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Bott explores biking future with 3D titanium printer

Published: 09 July 2019

Updated: 09 July 2019

Bottpower have been pushing the boundaries of what motorcycles are capable of ever since the Spanish performance specialists powered their way to two category wins and fourth overall at Pikes Peak with their Buell-engined XR1R in 2017.

Now, with their latest project, a Fireblade-engined, Hossack-suspended sportsbike called the Morlaco, the firm are taking the latest computer modelling and 3D printing techniques further than ever before.

So, when they needed a bracket to hold the screen as well as the headlights, speedo and a GoPro, where most would draw the shape then mill it from a block of aluminium to create a part that works but is also heavy and also incredibly wasteful, Bottpower took a different approach.

"The first step was to make a study of the main loads that the bracket should withstand," Bottpower owner, David Sanchez, told MCN.

"We calculated the aerodynamic loads with CFD models in Altair’s Virtual Wind Tunnel software. We made a virtual wind tunnel, placed a virtual windscreen inside it and calculated the aerodynamic load of the bike running at 186mph."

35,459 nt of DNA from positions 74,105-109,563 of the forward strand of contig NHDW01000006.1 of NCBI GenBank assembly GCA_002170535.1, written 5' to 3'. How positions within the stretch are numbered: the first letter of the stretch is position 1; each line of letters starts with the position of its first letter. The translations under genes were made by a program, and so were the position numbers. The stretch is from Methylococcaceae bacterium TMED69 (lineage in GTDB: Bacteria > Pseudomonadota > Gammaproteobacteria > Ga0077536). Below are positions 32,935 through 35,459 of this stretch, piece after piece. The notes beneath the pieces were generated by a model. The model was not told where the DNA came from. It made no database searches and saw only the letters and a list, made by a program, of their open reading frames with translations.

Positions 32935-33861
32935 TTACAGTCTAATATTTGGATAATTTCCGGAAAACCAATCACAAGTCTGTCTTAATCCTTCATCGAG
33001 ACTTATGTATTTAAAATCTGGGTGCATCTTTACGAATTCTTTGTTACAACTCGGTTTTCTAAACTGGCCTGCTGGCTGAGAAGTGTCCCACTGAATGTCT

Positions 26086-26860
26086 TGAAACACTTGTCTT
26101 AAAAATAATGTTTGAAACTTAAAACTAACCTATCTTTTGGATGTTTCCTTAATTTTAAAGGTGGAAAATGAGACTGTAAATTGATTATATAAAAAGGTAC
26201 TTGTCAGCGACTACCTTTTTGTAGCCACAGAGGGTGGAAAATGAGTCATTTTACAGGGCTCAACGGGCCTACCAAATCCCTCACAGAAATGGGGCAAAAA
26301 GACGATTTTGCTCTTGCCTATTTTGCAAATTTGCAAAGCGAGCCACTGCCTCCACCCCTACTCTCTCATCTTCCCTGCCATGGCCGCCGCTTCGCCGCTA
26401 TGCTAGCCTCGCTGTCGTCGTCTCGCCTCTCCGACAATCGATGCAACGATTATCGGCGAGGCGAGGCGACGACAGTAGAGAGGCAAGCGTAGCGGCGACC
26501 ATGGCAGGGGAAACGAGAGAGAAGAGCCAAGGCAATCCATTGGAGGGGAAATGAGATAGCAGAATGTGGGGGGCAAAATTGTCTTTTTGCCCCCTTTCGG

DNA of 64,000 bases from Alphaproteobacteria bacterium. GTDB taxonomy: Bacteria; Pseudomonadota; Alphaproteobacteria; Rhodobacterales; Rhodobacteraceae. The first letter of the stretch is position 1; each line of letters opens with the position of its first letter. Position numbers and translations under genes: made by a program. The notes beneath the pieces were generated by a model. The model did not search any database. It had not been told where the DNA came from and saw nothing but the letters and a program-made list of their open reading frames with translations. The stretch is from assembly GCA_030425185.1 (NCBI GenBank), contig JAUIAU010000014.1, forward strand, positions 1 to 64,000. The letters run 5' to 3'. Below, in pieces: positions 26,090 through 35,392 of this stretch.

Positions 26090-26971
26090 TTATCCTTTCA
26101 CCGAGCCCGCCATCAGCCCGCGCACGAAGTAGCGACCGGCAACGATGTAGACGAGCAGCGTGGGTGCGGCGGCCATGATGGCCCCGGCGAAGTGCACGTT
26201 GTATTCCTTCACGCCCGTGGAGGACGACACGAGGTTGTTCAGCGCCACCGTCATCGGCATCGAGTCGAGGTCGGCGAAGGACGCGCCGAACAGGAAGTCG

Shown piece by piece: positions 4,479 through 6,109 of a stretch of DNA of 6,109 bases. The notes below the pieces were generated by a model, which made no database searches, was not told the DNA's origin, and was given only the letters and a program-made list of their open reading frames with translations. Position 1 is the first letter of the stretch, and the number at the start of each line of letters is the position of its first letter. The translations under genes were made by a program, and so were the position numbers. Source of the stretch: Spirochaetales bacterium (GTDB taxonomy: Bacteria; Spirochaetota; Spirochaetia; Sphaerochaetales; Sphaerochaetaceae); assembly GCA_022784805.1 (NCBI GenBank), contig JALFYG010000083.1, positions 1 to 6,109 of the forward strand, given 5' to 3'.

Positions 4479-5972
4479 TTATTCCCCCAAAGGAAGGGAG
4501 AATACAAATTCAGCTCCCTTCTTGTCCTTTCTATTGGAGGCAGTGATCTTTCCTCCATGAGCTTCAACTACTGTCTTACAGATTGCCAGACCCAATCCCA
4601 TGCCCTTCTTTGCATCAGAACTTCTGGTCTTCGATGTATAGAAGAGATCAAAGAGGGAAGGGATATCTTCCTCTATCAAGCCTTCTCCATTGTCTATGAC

3D-printed clock housing

Aerodynamics

After this Bott were able to create drawings for the maximum external volume the bracket could have. They then used another piece of software that took the calculations of the aerodynamic loads and trimmed away as much material as possible to achieve a good stiffness-to-weight ratio.

Then the design was smoothed out for a cleaner, more organic shape. Once the shape was confirmed the bracket was built in another program for a finite element analysis, which studies all the loads on the shape to be sure it’s up to the task. Having confirmed it, the shape was emailed to Optimus 3D who printed it out.

Bottpower 3D-printed bracketry

Titanium printing

3D printing in titanium is a very different process to working with plastic. A high-powered laser melts titanium dust at precise points to form the shape. The shape is then built up in layers, with the bars underneath acting as a support but also as a heat sink, to help cool the piece as it is made.

Once the part is finished, it’s a case of cutting off the support material, tapping the thread holes and fitting it to the motorcycle. As yet, 3D printing is not widely used in bike building, although manufacturers such as BMW have experimented with it, even going as far as 3D printing an entire S1000RR frame.

With little waste, ease of repetition and such efficient shapes, we’ll like see more of this technology in the mainstream within a few years.

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